A7 AIRCRAFT STATIC AND DYNAMIC STABILITY
If the sum of all the resultant forces and moments acting on the aircraft is zero about its center of gravity (CG), the aircraft is in a state of equilibrium. In this condition, the aircraft is said to be flying at trim condition in a steady uniform flight. In this state, the translational and angular accelerations are normally zero.
An aircraft is said to be stable if, on encountering a disturbance during steady uniform flight, it is able to come back to its initial trim state. There are two types of stability—static and dynamic stability. An aircraft possesses positive static stability if it tends to return to its equilibrium position after disturbance. An example to illustrate this point is shown in Figure A8. The ball in position 1 is stable as it will return to its equilibrium after disturbance. The ball in position 2 is unstable as any disturbance will cause it to roll off. In position 3, the ball possesses neutral stability because, being on a flat surface, any disturbance will cause it to seek a new position. Dynamic stability, on the other hand, deals with the time history of the aircraft motion. After a disturbance, the aircraft may tend to move back because of its static
CG >NP (static instability)
FIGURE A9 Longitudinal static stability as affected by CG location.
stability and settle down either monotonically or after a few oscillations. In either case, if it goes back to its equilibrium position on its own over a period of time, it is said to be dynamically stable. It should be noted that a dynamically stable aircraft must always be statically stable. On the other hand, static stability does not automatically ensure dynamic stability of the aircraft. Dynamic stability is very important for flight-control system design.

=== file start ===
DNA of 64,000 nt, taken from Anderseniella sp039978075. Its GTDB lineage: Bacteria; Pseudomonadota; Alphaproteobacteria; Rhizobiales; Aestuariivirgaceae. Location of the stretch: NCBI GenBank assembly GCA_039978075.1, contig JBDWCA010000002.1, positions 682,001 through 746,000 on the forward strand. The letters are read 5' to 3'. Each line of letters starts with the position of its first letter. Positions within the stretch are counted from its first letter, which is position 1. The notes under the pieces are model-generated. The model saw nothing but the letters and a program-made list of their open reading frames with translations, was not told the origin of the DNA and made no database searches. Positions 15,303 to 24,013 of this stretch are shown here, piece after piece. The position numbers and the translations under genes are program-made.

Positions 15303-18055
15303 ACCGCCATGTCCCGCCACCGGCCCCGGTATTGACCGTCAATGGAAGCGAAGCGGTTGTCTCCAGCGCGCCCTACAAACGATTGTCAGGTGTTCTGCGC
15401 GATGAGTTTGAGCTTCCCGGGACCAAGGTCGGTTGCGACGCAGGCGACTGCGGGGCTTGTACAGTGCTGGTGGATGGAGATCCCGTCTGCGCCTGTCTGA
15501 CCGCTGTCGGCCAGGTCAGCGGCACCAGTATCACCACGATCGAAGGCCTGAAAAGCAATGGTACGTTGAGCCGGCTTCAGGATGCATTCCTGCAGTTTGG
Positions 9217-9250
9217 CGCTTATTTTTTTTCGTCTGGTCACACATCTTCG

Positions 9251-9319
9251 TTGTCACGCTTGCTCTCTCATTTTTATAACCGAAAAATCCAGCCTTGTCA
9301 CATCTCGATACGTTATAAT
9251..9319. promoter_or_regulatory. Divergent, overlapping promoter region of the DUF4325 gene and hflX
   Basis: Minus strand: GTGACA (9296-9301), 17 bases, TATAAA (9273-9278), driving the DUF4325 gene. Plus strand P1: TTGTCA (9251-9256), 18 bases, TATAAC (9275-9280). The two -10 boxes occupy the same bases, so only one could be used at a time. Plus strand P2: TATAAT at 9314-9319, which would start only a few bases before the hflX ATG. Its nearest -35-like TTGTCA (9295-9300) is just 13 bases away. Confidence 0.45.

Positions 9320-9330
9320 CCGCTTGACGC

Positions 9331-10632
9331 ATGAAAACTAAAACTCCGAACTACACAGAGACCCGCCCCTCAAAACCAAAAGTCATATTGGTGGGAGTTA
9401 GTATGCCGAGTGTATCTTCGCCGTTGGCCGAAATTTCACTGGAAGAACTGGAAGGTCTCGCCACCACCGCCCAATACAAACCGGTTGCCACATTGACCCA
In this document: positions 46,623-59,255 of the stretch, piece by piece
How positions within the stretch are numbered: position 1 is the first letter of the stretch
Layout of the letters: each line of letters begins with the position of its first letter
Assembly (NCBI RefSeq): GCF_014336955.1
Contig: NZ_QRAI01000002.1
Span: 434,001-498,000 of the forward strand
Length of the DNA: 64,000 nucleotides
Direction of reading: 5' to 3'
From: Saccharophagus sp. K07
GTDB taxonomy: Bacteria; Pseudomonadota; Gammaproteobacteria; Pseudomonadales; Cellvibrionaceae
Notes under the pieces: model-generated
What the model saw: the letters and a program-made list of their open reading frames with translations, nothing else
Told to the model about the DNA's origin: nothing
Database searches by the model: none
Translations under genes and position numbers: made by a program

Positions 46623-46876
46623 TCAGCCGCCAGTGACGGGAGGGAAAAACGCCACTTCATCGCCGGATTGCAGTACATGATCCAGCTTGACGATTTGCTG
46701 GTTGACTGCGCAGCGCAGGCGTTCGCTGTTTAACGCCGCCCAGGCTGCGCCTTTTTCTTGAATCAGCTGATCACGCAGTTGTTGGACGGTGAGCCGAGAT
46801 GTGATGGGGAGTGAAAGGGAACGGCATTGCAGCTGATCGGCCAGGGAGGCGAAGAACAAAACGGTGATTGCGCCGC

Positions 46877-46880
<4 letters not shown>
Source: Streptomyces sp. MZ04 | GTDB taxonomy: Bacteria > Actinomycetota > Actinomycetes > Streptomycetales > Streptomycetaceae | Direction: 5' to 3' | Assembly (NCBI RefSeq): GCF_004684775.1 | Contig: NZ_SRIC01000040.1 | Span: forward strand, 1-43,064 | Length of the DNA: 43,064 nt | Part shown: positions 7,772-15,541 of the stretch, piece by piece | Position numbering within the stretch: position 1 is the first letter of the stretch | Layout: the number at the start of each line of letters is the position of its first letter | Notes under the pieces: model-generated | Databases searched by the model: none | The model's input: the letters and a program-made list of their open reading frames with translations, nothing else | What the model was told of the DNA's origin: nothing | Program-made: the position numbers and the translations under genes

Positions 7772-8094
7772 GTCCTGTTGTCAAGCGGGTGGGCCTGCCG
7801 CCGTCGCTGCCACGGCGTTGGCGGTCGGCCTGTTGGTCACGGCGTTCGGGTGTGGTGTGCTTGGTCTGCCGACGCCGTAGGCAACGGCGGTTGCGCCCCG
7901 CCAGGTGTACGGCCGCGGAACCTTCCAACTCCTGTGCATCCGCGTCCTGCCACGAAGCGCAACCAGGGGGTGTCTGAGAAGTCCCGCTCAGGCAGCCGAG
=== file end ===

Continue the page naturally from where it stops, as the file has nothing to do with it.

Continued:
From the above explanation it is clear that if the AOA increases, the aircraft should develop a negative pitching moment so that it has the tendency to return to its equilibrium position. In other words, for an aircraft to possess static longitudinal stability, the slope of the pitching moment curve should be negative, i. e.,
m < 0 or C-a < 0 da
In addition to a negative pitching moment slope, the aircraft must also have a positive pitching moment at zero AOA to achieve trim at positive angles of attack, i. e., Cm0 should be positive (see Figure A9).
The value of Cm depends on the location of the CG. The point for which Cm = 0 defines the aft limit of the CG. At this point, the aircraft possesses neutral stability. This location of CG is called the neutral point. Estimation of neutral point from flight test data is discussed in Section A9.
Controllability is the ability to control the aircraft to maneuver and change the course of the flight path. Controllability depends on the pedal/stick force and the displacement needed to achieve the task. The faster the aircraft response to the force and displacement, the higher is the controllability.
that can degrade the aircraft handling qualities. This interaction between the controller and the aircraft rigid body dynamics is known as aeroservoelasticity . This problem can be circumvented by designing filters that eliminate the higher-frequency structural modes from the response. Normally, ground resonance and structural coupling tests are carried out on ground to determine the degree of coupling between airframe and controller dynamics. The mathematical model to study aeroservoelastic effects should account for not only the rigid body dynamics, but also the primary flexible modes of the aircraft as well as the unsteady aerodynamic effects.